Otoscopic findings provide new information for patients, putting hearing healthcare providers in a unique position. Patients need to be counseled carefully and referred if needed. Blood, foul-smelling drainage, or an inflamed ear canal or eardrum call for referral.
It is more difficult to detect a tiny perforation, clear fluid behind the eardrum, or a small retraction pocket in the eardrum, and the need to refer may not be so obvious. Make a diagnosis by considering the patient's and his family's history, not just one piece of information.
A 47-year-old man came to my office complaining of ear pain, tenderness around the ear, and hearing loss. I could see gooey debris and white structures with an otoscope. He reported “a lot of pain,” which is a red flag that something is wrong. His pain level is characteristic of the type of problem in this case.
The absence of pain does not necessarily mean there is no danger to the patient. Several months ago, I reported on a patient with middle ear fluid and nasopharyngeal carcinoma. (See FastLinks.) The patient did not report pain, but it was urgent he see the appropriate specialist.
The presence of pain suggests disease, and the degree of pain requires a referral. Consider a case of purulent otitis media: the pressure on the eardrum is extreme if the middle ear is infected and the tissues are generating exudates. The patient experiences debilitating pain because the eardrum is in danger of a traumatic perforation.
The patient in this case needs to see an ENT who can best treat the disease and alleviate the patient's suffering. What is your diagnosis?
This patient has an ear infection caused by the fungus Aspergillus, which is a genus of fungi from the class Ascomycetes. Aspergillus contains many species with black, brown, or green spores. A few species are pathogenic, some are innocuous, and others, like those in Figure 1, invade body tissues and cause significant harm.
The distinguishing feature of Aspergillus is its shape: a multitude of tall stalks, each with a round spore pod on top, similar to a Tootsie Pop. Many of the round white spore pods are visible in Figure 1. Aspergillus is usually long and thin and comes in many different colors and configurations, giving it an almost aesthetic appearance. I might call them beautiful if they were not so pathogenic. (Figure 2.)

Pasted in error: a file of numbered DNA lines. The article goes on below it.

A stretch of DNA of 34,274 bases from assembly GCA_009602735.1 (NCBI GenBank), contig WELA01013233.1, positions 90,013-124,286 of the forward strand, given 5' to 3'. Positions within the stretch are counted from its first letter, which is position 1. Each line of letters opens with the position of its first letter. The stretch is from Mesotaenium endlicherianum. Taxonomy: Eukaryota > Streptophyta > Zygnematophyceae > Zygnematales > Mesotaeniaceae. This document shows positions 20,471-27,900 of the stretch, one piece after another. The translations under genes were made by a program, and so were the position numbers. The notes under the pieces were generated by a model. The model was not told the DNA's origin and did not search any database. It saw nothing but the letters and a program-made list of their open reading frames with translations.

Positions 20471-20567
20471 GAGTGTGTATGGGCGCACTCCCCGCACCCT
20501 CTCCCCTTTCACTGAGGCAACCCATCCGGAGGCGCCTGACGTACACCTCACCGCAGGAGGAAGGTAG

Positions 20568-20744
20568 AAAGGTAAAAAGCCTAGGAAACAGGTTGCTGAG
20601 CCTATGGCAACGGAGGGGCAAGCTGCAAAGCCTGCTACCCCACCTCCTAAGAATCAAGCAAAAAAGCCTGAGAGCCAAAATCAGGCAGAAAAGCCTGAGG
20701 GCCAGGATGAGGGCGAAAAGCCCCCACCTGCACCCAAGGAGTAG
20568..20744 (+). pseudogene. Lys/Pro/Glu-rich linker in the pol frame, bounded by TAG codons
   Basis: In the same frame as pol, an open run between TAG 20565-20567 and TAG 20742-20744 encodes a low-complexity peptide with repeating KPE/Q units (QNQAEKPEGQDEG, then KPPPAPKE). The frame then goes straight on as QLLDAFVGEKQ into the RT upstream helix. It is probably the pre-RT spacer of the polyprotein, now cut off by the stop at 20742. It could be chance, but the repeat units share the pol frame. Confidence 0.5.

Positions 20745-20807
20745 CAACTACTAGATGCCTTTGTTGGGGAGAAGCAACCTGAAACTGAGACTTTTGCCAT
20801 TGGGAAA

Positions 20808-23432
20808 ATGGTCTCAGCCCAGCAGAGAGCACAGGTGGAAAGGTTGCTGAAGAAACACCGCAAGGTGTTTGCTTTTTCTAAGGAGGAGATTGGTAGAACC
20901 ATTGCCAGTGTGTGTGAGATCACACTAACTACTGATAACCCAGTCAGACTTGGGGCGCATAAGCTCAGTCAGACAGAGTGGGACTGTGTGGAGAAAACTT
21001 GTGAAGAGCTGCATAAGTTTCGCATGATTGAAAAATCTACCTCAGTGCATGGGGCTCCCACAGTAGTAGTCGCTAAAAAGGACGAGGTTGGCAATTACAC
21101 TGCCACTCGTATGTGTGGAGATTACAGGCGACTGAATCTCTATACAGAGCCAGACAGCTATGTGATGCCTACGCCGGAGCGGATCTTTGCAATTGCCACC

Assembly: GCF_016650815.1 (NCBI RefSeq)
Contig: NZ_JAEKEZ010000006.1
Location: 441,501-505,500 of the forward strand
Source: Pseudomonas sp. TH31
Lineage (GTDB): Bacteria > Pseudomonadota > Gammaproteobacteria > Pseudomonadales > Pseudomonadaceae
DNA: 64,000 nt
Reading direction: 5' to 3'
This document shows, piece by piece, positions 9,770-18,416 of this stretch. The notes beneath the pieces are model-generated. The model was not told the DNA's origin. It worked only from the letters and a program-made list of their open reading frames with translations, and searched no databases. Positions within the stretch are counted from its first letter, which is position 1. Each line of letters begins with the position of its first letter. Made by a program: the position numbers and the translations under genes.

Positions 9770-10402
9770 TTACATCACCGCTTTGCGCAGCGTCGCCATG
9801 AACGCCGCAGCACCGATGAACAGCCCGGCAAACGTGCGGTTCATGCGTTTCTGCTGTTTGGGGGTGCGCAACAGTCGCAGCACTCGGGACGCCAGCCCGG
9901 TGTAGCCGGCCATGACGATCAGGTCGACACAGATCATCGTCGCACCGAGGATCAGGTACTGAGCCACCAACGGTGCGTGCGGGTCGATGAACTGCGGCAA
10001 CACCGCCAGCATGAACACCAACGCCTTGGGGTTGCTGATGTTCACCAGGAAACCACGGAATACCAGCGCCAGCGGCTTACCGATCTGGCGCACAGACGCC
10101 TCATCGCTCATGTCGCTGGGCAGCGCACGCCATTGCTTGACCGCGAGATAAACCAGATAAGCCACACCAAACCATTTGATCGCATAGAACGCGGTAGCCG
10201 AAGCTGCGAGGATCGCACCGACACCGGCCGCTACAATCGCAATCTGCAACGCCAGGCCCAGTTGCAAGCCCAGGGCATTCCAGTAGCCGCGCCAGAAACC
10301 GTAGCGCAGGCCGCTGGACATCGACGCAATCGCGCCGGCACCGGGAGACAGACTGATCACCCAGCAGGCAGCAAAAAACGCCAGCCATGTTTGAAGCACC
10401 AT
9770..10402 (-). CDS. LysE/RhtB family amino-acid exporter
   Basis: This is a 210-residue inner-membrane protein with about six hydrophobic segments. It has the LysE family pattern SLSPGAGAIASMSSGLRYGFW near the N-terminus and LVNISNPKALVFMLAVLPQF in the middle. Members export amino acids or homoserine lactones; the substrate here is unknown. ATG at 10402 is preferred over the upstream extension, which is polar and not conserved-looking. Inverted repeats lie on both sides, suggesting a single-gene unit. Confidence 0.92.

Aspergillus ear infections tend to be painful. The root grows like Bermuda grass, with a multitude of rhizome tendrils pointed in different directions. The tendrils grow into the tissue, resulting in marked pain.
Aspergillus, like other fungi and molds, prospers in regions with high humidity. This patient had small ear canals that tend to trap water and do not ventilate naturally. I gave him alcohol and vinegar drops (equal parts of rubbing alcohol and white vinegar) to prophylactically treat this condition when his ears are back to normal.
A couple steps are involved when I treat patients with Aspergillus. I clean the ear meticulously under a microscope to remove the fungus, and then I put medication in the ear. No specific antifungal medications exist for Aspergillus, but I use Domeboro Astringent Solution, an over-the-counter, saturated suspension of aluminum acetate. The fungus may regrow rapidly, so the patient should come back for a follow-up after two or three days to repeat the cleaning. I then powder the patient's ear with a combination of sulfanilamide, chloromycetin, Fungizone, and hydrocortisone to help keep the ear dry for several days. The patient uses alcohol and vinegar drops when the fungus is gone to prevent regrowth.
The patient should remove his hearing aid during the initial stages of treatment, and carefully disinfect them with alcohol to prevent reinfection. Immunocompromised patients have a higher incidence of Aspergillus infections and prophylactic treatment is sometimes recommended.
* See Dr. Rensink's article on middle ear fluid at http://bit.ly/OtoscopeMidEar.
* Read Dr. Rensink's past columns in a special collection at http://bit.ly/HJ-Archive.
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